I am understanding Q to be going along with the claim that God (who has the power to grant or withhold eternal life) does indeed require people to keep their compacts, but Q still wants to know why that has a bearing on what Q should do. C has, basically, two options, it seems: Either, C can put their foot down, and insist that there is no explanation for why one should do what God requires of them, or, C can regard the question as legitimate, and try to offer some reason why one should do what God requires of them. C’s reply is simply to tell Q that keeping one’s compacts falls into the category, “what God requires of you”. But, Q takes C to be implicitly offering as the full answer: “Because (a) keeping your compacts is something God requires of you, and (b) you should do what God requires of you”. I think Q is correct to understand C’s answer this way. Without (b) there to help, (a) doesn’t really suffice as an explanation of the target rule. Now, if C puts their foot down, and says there is no explanation for why one should do what God requires of them, then we have a moral rule that is being treated as self-evident. In other words, if C rejects Q’s follow-up question as illegitimate, than we violate Locke’s position that no “should” claim is self-evident. On the other hand, if we take the other route, we’ve only pushed things back one level. For Q’s second question would then have to be answered by appealing to another more general** moral rule, of which “You should do what God requires of you” is a particular instance.
One point I want to make briefly, is that C’s answer could be taken in a more egoistic light, rather than in a more divine command theoretic light. But, in that case, the more general rule appealed to is something like, “One should do what is in one’s best interest”. And the exchange could proceed similarly. While it might be harder to imagine someone asking why they should pursue their own best interest, than to imagine someone asking why they should do as God requires of them, they still face the same dilemma of either (a) violating Locke’s ban on self-evident moral rules, or (b) merely pushing the dialectic back one step to another moral rule.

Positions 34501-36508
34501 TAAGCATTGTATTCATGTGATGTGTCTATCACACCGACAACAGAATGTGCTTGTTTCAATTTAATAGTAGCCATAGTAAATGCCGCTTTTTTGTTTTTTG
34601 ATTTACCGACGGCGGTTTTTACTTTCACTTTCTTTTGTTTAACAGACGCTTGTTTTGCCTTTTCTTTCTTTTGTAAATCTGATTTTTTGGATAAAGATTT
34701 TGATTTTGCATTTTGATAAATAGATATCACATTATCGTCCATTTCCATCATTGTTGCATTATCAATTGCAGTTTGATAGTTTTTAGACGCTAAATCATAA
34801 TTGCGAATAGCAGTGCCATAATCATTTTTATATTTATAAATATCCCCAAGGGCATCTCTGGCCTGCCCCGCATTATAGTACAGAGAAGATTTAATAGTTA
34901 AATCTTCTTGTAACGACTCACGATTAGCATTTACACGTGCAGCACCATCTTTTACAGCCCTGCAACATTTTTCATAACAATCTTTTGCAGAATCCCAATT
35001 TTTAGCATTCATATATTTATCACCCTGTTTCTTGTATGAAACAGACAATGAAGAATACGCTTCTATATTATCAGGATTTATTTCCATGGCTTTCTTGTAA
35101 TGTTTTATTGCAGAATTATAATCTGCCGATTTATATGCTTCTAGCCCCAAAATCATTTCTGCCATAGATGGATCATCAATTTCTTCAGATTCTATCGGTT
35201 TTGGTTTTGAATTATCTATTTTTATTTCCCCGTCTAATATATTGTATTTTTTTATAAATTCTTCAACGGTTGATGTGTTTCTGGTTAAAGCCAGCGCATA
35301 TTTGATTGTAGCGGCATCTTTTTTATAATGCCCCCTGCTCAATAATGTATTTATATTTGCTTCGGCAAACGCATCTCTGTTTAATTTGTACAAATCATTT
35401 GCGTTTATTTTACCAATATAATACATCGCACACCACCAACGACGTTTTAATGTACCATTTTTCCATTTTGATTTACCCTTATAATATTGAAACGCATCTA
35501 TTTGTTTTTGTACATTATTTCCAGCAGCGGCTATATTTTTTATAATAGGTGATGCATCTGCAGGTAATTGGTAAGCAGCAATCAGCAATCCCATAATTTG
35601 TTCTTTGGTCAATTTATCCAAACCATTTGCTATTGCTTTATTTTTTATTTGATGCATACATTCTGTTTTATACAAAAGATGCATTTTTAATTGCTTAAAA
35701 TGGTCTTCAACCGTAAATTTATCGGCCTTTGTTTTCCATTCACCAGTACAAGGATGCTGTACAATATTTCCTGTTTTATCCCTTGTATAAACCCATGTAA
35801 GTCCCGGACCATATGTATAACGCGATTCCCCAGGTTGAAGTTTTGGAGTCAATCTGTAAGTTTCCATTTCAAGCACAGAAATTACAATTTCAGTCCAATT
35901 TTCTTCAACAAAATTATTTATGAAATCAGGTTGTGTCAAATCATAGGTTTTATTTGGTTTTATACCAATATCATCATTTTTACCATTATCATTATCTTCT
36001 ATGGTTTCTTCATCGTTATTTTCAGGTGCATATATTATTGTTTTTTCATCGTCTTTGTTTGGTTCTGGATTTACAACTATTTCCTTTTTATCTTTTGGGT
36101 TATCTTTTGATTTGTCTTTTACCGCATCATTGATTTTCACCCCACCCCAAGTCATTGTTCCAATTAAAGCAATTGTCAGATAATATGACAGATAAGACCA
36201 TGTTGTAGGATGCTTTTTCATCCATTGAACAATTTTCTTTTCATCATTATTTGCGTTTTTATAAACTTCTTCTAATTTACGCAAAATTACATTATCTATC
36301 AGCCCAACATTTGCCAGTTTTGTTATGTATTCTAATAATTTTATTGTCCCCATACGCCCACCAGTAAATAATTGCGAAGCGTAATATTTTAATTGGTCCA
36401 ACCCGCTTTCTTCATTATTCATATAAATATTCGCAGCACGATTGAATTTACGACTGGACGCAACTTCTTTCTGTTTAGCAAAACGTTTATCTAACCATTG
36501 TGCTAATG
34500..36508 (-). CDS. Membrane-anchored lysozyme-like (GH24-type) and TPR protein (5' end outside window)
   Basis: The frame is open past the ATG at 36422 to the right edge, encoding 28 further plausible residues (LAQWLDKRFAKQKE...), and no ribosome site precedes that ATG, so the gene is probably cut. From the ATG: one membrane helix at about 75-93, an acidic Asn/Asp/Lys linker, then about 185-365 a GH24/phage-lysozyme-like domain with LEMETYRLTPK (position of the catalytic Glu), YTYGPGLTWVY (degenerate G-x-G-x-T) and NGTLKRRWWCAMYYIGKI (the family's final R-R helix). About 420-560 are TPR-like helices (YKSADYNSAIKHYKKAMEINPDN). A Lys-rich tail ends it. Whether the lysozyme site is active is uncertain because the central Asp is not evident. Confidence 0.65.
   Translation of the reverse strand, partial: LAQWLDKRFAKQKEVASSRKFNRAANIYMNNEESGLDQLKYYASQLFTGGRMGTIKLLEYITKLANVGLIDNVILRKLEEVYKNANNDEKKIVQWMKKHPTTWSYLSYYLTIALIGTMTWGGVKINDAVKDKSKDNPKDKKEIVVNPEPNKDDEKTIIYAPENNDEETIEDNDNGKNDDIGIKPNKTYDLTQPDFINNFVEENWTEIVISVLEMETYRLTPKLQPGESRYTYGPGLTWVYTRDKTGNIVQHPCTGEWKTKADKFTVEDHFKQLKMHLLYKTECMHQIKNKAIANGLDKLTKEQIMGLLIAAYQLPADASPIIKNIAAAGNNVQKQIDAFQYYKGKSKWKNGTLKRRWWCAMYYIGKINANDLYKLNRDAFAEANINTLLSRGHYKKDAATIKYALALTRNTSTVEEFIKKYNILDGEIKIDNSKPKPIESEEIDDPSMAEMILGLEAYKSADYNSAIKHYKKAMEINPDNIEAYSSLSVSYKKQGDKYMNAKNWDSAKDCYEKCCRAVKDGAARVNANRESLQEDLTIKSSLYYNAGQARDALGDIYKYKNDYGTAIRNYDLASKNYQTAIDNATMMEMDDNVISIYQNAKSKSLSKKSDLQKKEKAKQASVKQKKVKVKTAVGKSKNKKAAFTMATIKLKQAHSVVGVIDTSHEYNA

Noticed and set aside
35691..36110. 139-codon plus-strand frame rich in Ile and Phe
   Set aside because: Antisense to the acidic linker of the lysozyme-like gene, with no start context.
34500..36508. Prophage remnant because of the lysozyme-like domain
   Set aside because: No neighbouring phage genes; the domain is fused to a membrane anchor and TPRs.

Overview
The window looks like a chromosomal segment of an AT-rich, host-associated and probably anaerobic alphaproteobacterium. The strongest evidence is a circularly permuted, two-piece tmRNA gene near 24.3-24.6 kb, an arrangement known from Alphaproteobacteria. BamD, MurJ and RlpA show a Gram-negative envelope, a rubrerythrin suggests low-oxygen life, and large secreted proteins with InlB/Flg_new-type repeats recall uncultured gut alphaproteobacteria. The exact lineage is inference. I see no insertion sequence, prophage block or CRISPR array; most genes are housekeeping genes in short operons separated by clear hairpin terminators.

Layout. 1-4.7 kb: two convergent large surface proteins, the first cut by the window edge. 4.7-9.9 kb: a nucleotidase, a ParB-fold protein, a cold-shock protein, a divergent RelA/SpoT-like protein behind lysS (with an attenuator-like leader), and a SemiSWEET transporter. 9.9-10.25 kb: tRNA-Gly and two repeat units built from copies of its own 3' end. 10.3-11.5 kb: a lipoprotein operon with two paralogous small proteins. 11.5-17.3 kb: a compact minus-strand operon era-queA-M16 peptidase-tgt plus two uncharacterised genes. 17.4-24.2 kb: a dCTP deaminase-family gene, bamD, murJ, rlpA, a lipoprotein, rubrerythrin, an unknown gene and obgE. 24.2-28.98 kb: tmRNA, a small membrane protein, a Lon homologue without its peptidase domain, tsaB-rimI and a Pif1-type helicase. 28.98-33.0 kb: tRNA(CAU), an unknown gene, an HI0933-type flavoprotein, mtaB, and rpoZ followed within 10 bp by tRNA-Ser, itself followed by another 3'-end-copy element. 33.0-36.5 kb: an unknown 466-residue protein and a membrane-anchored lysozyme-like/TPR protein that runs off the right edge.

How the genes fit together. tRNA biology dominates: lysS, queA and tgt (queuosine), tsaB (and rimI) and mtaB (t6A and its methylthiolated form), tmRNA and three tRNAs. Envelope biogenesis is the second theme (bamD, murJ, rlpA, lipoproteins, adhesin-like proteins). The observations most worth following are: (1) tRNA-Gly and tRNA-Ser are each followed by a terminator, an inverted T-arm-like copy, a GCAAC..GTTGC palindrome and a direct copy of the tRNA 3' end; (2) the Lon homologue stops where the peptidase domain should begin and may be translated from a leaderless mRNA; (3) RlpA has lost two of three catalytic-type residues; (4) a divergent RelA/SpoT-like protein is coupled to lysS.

To recap: Locke claims that every moral rule demands justification. But, what one does in justifying a moral rule looks like it involves the invocation of a more basic/more general moral rule. Consequently, it looks like we either need some basic moral rules, which are not themselves going to receive explanations, or we have to give up on moral rules altogether.
When I set out to write this post, I thought this was going to conclude that Locke was mistaken in offering this line of argument. Over the course of typing it out though, I think I have sorted out some interesting ways to resolve the problem in Locke’s favor. Rather than scrap this post entirely—if you can’t be wrong on a blog, where can you be wrong?—or allow it to get even longer than it is—it is clearly too long already—I figured I would wrap it up, leaving it as the presentation of my worry, and save my thoughts on how to resolve it for another post.
*This is not to suggest that one cannot find grounds for concern against premises (1) and (2). Someone proposing the sort of account of innate ideas suggested by Leibniz in the New Essays, on which they are implicit principles, rather than explicit ones, for instance, would resist steps earlier than (3), but those are concerns that apply across the board, not simply to Locke’s account of innate practical principles.
**I have been referring to the rule appealed to in the explanation as “more general” because in most cases of explaining a moral rule, this is the case. However, it is possible for the target rule and the rule used in the explanation to be equally general, while differing in terms of some other feature: For instance, if one thinks that one should always do what is in one’s own best interest, and that one should also do what God requires of us, it may be that both rules are equally general, in that every instance in which one of the rules applies is also an instance in which the other applies, but one could still think that the egoistic rule, combined with God’s power over the afterlife, explains the rule of divine requirement. This shouldn’t interfere with anything I want to say about the situation for Locke.